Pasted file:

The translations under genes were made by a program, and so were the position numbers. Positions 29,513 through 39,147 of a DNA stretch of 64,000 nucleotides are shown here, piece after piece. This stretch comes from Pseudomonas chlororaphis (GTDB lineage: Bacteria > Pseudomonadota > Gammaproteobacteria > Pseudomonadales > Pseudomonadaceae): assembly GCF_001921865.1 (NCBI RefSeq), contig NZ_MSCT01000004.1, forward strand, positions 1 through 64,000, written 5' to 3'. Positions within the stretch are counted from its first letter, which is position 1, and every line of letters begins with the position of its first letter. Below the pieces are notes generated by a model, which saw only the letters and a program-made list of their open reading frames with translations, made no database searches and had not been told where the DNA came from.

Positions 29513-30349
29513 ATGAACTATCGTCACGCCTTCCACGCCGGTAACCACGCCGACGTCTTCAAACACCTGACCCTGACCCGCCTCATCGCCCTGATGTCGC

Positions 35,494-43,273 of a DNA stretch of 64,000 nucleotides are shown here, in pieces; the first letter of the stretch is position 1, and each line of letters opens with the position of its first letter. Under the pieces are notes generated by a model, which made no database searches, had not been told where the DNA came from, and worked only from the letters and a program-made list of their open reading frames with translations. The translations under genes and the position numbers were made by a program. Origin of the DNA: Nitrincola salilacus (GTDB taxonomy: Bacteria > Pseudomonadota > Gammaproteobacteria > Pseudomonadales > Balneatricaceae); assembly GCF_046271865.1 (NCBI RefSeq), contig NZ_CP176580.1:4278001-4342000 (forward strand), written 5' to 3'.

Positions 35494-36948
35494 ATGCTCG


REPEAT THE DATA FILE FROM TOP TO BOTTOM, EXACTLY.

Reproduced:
The translations under genes were made by a program, and so were the position numbers. Positions 29,513 through 39,147 of a DNA stretch of 64,000 nucleotides are shown here, piece after piece. This stretch comes from Pseudomonas chlororaphis (GTDB lineage: Bacteria > Pseudomonadota > Gammaproteobacteria > Pseudomonadales > Pseudomonadaceae): assembly GCF_001921865.1 (NCBI RefSeq), contig NZ_MSCT01000004.1, forward strand, positions 1 through 64,000, written 5' to 3'. Positions within the stretch are counted from its first letter, which is position 1, and every line of letters begins with the position of its first letter. Below the pieces are notes generated by a model, which saw only the letters and a program-made list of their open reading frames with translations, made no database searches and had not been told where the DNA came from.

Positions 29513-30349
29513 ATGAACTATCGTCACGCCTTCCACGCCGGTAACCACGCCGACGTCTTCAAACACCTGACCCTGACCCGCCTCATCGCCCTGATGTCGC

Positions 35,494-43,273 of a DNA stretch of 64,000 nucleotides are shown here, in pieces; the first letter of the stretch is position 1, and each line of letters opens with the position of its first letter. Under the pieces are notes generated by a model, which made no database searches, had not been told where the DNA came from, and worked only from the letters and a program-made list of their open reading frames with translations. The translations under genes and the position numbers were made by a program. Origin of the DNA: Nitrincola salilacus (GTDB taxonomy: Bacteria > Pseudomonadota > Gammaproteobacteria > Pseudomonadales > Balneatricaceae); assembly GCF_046271865.1 (NCBI RefSeq), contig NZ_CP176580.1:4278001-4342000 (forward strand), written 5' to 3'.

Positions 35494-36948
35494 ATGCTCG